Arcimoto recently unveiled a fascinating new electric bicycle-like vehicle known as the Mean Lean Machine, or MLM for short. The unveiling left us with plenty of questions about the radical new electric three-wheeler, and Arcimoto has delivered again in the form of a video overview with designer Leo Cruces.

Upon its unveiling last week, the MLM was pitched as a major improvement to typical micromobility vehicles like e-bikes and e-scooters. The new vehicle’s novel design was said to offer many advantages that alternatives simply can’t offer.

The first major takeaway from Cruces’s showcase is, of course, that the vehicle is a leaning trike. Unlike rigid trikes that have an uncanny ability to toss the rider off of the vehicle during sharp turns, the leaning nature of the MLM retains the intuitive cornering feeling of a typical bicycle.

As Cruces explains:

The feeling of riding it, it’s very natural just like a bicycle. You have an enormous amount of stability at high speed and low speed.

That leaning ability comes to Arcimoto by way of Tilting Motorworks, a company that Arcimoto aquired last year to incorporate its leaning engineering into Arcimoto’s three-wheeled electric vehicles.

While we thought at the time that the larger and faster 75 mph FUV could also benefit from the leaning treatment, we now know that Arcimoto is starting smaller with the single or double passenger MLM here.

As Cruces continued the walk-around on the squeakiest floor known to man, we also learned a bit more about the power and braking of the MLM, including the fact that it will use torque vectoring.

Each wheel is equipped with a high torque hub motor. Torque vectoring will allow us to deliver the exact amount of braking force or driving force that each wheel needs as the vehicle adapts to the conditions of the road. This is will provide greater stability, shorter stopping distance, better turning, and better acceleration.

The dual front wheels also seem to make quick work of wet or slippery roads, significantly increasing the traction.

In the wet Pacific Northwest of Arcimoto’s Oregon-based factory, that is definitely going to be a big advantage.

In terms of traction, your front wheel traction is incredible. I’ve ridden it on gravel, on wet roads, on bumpy stuff. It filters out everything. You kind of forget that the world is slippery and bumpy.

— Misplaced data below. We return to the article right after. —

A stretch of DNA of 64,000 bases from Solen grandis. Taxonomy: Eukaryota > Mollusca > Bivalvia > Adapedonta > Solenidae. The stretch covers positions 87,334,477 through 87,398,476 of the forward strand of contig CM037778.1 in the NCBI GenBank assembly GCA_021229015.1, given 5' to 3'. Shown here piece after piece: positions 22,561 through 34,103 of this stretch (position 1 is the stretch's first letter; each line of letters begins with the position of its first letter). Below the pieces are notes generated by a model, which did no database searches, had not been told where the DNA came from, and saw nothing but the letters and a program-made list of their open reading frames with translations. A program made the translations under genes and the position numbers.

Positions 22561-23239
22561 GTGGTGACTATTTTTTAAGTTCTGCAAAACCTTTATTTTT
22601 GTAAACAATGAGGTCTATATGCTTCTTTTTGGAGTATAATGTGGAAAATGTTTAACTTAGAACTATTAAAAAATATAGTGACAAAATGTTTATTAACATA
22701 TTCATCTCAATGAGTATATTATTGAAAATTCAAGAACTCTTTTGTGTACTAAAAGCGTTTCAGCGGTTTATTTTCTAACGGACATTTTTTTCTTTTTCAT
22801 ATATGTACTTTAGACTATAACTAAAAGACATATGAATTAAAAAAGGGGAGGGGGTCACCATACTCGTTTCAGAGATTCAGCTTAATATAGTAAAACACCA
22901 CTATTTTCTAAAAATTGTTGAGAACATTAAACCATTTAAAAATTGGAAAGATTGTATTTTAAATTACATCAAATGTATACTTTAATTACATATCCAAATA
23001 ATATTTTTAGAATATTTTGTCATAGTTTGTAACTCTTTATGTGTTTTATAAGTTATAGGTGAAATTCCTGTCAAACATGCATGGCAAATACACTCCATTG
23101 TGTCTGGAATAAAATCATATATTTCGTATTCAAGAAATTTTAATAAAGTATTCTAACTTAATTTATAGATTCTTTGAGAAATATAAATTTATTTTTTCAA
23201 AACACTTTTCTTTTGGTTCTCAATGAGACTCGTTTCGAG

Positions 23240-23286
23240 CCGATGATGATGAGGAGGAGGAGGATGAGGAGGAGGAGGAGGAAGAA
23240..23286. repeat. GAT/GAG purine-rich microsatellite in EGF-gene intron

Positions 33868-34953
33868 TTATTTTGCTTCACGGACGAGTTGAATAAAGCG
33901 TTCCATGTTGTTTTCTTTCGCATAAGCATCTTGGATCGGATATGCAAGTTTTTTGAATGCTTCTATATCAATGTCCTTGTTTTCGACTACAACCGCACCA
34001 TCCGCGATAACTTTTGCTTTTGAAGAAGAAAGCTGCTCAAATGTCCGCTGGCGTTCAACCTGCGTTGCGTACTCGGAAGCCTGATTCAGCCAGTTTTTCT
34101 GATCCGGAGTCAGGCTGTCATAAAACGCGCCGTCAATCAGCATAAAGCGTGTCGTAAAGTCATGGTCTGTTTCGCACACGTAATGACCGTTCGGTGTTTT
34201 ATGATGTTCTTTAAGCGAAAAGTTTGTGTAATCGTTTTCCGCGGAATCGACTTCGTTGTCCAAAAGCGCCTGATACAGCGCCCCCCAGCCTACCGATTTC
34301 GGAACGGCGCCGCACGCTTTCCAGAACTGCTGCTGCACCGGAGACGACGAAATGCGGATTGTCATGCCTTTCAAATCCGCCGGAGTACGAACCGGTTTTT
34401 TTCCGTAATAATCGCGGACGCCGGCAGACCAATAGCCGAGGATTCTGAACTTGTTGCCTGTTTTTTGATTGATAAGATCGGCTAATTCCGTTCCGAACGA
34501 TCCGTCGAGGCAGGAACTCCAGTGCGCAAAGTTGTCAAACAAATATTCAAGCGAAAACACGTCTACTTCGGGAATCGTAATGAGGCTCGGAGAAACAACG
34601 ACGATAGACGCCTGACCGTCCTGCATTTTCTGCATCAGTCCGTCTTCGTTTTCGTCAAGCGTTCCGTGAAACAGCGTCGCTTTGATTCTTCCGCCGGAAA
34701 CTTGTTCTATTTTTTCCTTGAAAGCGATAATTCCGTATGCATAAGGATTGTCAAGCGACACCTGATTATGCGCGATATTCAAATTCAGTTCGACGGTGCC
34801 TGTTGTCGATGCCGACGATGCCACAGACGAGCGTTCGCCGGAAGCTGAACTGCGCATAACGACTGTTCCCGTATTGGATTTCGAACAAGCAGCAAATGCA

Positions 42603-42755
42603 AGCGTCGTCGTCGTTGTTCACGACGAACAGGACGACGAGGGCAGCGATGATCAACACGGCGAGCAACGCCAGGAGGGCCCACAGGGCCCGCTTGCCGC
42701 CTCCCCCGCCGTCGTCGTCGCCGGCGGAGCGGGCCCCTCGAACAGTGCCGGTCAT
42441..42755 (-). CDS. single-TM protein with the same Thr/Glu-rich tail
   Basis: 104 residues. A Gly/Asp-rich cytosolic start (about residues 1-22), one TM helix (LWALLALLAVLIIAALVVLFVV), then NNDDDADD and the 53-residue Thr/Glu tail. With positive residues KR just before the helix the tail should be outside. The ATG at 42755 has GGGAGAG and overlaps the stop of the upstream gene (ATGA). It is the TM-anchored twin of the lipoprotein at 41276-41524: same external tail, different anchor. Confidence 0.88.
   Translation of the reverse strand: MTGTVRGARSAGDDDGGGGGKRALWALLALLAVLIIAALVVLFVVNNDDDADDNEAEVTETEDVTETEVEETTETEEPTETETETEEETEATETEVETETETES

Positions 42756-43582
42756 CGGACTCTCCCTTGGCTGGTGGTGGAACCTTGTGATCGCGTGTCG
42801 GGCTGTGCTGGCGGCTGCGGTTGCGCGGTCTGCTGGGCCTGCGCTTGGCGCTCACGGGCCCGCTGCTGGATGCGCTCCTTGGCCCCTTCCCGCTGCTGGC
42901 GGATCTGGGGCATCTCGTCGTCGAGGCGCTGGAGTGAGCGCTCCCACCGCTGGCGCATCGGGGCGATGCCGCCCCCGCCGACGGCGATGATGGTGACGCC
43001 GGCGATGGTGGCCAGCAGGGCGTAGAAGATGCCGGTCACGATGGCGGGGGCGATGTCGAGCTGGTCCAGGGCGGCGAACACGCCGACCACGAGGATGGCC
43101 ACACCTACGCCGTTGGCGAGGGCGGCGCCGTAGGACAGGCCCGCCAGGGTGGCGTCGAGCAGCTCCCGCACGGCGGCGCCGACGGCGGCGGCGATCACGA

Among the many novel features we saw in the MLM upon its unveiling was the drive-by-wire system. The pedals aren’t connected to the wheels by a chain or belt, but instead by an electrical generator as a form of pedal assist system.

That also means that the handlebars can be free from clutter, without any visible shifter or throttle. There’s a single input in the form of a right-side brake lever with a single brake cable running down the stem.

That seems to imply that acceleration and shifting is all performed somewhere else, as Cruces then confirmed.

I don’t have to shift. I don’t have to think about throttle inputs. I just pedal and it goes. The pedal generator is putting useful energy into the drivetrain. It can also be used in stationary mode to recharge the battery without moving the trike.

Cruces also revealed that this is in fact the third prototype of the MLM and that it is much closer to the final production version. There will still be several design changes on the final version though, including relocating the battery down inside the body panels to create a sleeker profile and lower the center of gravity. The drivetrain will also be more compact and enclosed.

There will eventually be a two-seater saddle option that includes flip-down foot pegs for the second rider’s feet. The design team has already experimented with two-up riding, and Cruces says that the MLM “handles beautifully” with two riders.

We also know that the company is targeting a massive range rating of 200 miles (322 km), though that will be with additional auxiliary batteries installed.

Those already interested in getting on the waiting list for the MLM can plop down a refundable $100 deposit toward the yet-unknown purchase price.

As we wait to learn more about the MLM and hopefully see a production version soon, let’s hear your thoughts on this wild new vehicle in the comments section below.

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About the Author

Micah Toll

Micah Toll is a personal electric vehicle enthusiast, battery nerd, and author of the Amazon #1 bestselling books DIY Lithium Batteries, DIY Solar Power, The Ultimate DIY Ebike Guide and The Electric Bike Manifesto.

The e-bikes that make up Micah’s current daily drivers are the $999 Lectric XP 2.0, the $1,095 Ride1Up Roadster V2, the $1,199 Rad Power Bikes RadMission, and the $3,299 Priority Current. But it’s a pretty evolving list these days.

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